NCC Grad Cares for Coronavirus Patients During Pandemic

Noah Weaver works at St. Luke's ER

Myra Saturen,

“I feel that a life of meaning is a life dedicated to the service of others,” says Noah Weaver, a Spring 2019 graduate of Northampton Community College (NCC) with a degree in biological science.  He is serving others during one of the greatest crises the world has known: the coronavirus pandemic.   As an emergency technician at St. Luke’s Hospital, Fountain Hill, Bethlehem, he is caring for many patients, including those infected with the coronavirus. 

Weaver is a lifelong resident of the Lehigh Valley whose mother is the prenatal education coordinator for St. Luke’s, having also been a labor and delivery nurse there.  Seeing the satisfaction his mother had knowing that she helped people inspired Noah to set a goal of serving others.

So he enrolled at NCC, attending part-time while working as an operations manager at a CVS.  After about a year of part-time study, he left his job to pursue what he felt was most important, his education.  After graduating from NCC, he transferred on a nearly-full scholarship to Lehigh University.  “I am incredibly grateful for being able to do so, and I whole-heartedly say that it wouldn’t have happened without the initial opportunities provided to me by Northampton Community College.”

Weaver describes working at St. Luke’s during the pandemic.  “It is definitely an eerie feeling: you know that people are a bit on edge, but I would say that the majority of my colleagues, including myself, are simply treating it with a heightened sense of awareness.  However, this is not to be confused with panicking.  Quite the contrary, I believe that the overwhelming majority of my colleagues are collected when it comes to treating patients, whether they have COVID-19 or not.”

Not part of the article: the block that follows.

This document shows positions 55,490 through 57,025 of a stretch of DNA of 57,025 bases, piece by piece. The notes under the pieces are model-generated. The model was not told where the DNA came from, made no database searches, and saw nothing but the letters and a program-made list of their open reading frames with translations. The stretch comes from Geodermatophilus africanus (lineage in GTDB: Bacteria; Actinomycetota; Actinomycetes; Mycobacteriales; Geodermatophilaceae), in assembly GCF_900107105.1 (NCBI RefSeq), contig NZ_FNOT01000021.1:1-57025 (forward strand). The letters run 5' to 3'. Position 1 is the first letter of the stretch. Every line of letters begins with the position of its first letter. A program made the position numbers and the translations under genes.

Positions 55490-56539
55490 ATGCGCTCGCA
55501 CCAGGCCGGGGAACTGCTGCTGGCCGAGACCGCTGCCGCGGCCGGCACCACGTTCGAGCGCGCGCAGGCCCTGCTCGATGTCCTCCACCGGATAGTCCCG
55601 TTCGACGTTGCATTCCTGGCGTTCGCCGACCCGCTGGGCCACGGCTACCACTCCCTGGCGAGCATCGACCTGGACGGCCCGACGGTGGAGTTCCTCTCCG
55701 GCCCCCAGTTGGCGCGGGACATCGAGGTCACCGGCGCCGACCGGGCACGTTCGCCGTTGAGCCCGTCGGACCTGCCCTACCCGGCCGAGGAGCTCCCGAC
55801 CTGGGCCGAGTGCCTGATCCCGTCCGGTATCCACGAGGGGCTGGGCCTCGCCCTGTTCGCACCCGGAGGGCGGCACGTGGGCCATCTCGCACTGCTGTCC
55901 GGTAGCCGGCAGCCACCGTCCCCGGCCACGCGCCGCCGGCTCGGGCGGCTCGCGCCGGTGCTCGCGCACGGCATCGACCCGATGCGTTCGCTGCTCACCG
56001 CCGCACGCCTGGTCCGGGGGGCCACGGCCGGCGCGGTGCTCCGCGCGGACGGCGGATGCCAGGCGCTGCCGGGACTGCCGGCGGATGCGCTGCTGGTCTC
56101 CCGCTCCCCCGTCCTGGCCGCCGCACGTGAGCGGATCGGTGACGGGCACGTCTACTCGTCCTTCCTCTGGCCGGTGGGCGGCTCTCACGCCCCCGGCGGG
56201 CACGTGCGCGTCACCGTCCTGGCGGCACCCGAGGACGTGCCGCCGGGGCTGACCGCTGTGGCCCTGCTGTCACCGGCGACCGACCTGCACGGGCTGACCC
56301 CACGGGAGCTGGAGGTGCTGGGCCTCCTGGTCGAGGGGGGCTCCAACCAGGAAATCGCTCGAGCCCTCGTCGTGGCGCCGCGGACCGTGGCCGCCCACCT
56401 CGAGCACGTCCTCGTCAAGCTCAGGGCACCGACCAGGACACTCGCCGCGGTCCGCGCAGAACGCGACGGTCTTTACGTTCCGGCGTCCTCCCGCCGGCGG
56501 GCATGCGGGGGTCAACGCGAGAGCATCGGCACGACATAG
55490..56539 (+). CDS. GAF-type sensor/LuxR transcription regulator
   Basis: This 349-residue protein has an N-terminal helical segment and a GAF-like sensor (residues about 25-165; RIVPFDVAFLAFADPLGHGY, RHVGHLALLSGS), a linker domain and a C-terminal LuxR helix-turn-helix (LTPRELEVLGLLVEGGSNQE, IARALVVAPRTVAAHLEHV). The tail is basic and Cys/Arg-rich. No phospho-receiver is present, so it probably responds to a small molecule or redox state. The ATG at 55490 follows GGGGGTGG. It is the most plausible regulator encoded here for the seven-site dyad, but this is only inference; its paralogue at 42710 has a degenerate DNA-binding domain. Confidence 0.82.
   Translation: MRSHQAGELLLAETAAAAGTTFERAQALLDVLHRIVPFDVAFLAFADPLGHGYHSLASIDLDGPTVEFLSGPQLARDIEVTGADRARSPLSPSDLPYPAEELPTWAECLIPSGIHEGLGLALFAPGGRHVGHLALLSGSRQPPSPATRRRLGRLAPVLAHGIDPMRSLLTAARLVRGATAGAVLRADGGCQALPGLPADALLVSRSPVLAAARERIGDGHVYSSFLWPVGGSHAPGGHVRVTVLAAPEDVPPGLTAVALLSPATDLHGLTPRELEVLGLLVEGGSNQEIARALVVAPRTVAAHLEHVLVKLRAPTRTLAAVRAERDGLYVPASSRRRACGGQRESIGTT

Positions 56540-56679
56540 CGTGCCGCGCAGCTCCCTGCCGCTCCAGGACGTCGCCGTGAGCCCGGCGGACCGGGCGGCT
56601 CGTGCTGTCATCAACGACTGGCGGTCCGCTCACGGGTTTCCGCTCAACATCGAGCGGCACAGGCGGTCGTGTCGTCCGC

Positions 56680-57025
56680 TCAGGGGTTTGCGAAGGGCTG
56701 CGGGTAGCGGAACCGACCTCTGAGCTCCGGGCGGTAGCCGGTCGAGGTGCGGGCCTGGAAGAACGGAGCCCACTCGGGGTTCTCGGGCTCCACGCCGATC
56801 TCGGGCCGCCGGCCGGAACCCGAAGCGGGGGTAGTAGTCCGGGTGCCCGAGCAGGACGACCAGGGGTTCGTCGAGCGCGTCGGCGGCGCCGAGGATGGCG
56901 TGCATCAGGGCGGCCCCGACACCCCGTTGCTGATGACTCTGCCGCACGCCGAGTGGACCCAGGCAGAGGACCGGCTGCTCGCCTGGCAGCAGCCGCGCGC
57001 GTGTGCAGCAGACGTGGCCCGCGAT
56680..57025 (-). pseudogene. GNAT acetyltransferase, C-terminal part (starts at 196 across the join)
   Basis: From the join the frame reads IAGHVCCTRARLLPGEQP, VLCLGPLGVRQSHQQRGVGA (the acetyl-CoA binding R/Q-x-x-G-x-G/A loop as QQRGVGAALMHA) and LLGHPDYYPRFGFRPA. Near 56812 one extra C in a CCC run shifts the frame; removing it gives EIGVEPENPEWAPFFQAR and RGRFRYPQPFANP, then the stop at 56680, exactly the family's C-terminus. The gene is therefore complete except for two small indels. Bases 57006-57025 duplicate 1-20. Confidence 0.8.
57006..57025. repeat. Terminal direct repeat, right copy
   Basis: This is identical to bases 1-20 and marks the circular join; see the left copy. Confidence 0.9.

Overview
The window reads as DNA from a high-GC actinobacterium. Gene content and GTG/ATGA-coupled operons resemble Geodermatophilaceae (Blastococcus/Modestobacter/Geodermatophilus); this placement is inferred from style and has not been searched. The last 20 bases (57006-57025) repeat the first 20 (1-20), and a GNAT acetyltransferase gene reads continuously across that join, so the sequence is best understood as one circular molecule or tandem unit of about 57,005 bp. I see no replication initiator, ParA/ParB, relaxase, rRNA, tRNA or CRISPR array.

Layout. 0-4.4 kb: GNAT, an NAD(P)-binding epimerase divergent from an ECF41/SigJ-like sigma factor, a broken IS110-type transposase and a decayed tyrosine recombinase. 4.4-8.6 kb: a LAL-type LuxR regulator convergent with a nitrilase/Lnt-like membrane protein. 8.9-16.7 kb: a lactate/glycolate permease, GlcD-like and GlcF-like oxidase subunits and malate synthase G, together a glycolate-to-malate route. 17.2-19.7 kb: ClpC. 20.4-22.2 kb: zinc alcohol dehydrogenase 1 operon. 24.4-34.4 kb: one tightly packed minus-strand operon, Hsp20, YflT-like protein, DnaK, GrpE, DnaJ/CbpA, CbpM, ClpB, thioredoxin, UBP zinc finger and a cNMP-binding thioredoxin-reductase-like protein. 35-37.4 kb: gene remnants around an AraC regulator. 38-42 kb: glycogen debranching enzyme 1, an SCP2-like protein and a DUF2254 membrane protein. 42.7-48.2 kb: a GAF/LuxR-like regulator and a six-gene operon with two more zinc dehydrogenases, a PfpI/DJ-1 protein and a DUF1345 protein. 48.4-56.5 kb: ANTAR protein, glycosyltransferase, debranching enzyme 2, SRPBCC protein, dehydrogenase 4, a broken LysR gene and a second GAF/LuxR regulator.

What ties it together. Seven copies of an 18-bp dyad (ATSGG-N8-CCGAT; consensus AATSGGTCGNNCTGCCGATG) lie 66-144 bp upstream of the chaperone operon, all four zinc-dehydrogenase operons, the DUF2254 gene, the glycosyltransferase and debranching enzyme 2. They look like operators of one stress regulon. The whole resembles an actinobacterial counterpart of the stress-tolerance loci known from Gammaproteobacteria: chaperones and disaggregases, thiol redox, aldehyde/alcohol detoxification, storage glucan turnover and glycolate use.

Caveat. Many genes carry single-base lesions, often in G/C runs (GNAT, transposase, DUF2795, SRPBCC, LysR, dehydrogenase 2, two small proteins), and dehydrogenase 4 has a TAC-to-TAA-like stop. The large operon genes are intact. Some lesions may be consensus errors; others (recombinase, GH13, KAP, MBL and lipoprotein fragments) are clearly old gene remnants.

Weaver has chosen medicine as a career.  “What inspires me the most,” he says, “is having the feeling of having a ‘higher calling’.”  I have a strong sense of duty to my community to serve the public.  I am a big proponent of “servant leadership”, a life devoted to serving people.

Having had multiple roadblocks in his life, including nearly failing high school, Weaver knows that not everyone has an easy set of life circumstances, a realization that makes him work ever harder for those who need help the most.

“The coronavirus has only strengthened my commitment to go into medicine,” Weaver says.  “It’s not for everybody, but there is a sense of medicine being a higher calling for me.  It is filled with impact, meaning and a whole lot of other things in between.  I live every day knowing that life is a gift, and I intend to make the most of it.”